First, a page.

Teddy Roosevelt may have been one of the greatest United States presidents to have set foot in the White House.
A leader of humble quality, he was known to remember the names of all his staff, occasionally offering a little gift or spark of insight to each one. He pioneered the conservation movement, played a key role in settling the great Coal Strike of 1902, wrote 35 books throughout his lifetime, and became partially blind in one eye due to a blow he received during a boxing match in the White House. Yes. In the White House.
One of the quotes he is quite famous for has a special place in my heart, and I would like to share it with you. It’s from a speech he gave in 1910 at the University of Paris, just one year after he left the Oval Office.
“It is not the critic who counts; not the man who points out how the strong man stumbles, or where the doer of deeds could have done them better. The credit belongs to the man who is actually in the arena, whose face is marred by dust and sweat and blood; who strives valiantly; who errs, who comes short again and again, because there is no effort without error and shortcoming; but who does actually strive to do the deeds; who knows great enthusiasms, the great devotions; who spends himself in a worthy cause; who at the best knows in the end the triumph of high achievement, and who at the worst, if he fails, at least fails while daring greatly, so that his place shall never be with those cold and timid souls who neither know victory nor defeat.”-Teddy Roosevelt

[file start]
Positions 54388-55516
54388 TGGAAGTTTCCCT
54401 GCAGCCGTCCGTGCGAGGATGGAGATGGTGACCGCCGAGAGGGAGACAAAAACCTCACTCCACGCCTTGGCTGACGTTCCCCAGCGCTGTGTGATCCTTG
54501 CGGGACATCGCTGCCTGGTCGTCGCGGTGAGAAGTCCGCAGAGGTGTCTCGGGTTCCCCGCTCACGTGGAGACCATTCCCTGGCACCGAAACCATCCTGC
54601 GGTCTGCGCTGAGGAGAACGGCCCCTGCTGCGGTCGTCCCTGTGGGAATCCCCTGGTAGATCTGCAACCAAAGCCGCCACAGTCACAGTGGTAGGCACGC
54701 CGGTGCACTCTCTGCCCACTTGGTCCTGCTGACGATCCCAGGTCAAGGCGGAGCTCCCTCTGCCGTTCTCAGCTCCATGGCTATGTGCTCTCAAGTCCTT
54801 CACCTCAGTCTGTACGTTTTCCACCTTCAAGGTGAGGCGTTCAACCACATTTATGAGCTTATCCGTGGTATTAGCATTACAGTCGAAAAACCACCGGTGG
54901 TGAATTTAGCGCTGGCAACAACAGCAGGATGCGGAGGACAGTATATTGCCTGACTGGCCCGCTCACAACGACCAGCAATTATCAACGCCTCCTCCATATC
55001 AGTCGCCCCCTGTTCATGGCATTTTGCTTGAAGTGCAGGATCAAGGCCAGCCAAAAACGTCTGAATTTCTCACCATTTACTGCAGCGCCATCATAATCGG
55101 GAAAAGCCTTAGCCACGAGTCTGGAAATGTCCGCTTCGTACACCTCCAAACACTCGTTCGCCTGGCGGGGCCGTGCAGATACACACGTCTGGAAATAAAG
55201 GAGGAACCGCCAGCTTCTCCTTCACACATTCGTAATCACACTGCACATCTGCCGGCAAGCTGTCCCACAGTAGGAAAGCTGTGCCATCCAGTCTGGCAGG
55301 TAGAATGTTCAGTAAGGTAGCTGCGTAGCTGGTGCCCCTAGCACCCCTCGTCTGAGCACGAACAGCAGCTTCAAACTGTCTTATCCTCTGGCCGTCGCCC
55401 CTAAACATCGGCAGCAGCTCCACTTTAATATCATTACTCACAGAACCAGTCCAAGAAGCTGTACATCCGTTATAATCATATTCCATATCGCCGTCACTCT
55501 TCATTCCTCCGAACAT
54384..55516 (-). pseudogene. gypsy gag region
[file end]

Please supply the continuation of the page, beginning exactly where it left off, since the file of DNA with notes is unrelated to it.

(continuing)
Whatever difficult and narrow path you may be on now, and as much criticism as you may be receiving for doing the right thing, stick with it. Keep fighting despite the odds. And don’t allow critics to even partially blind you to the goal you’ve set. Stay in the arena.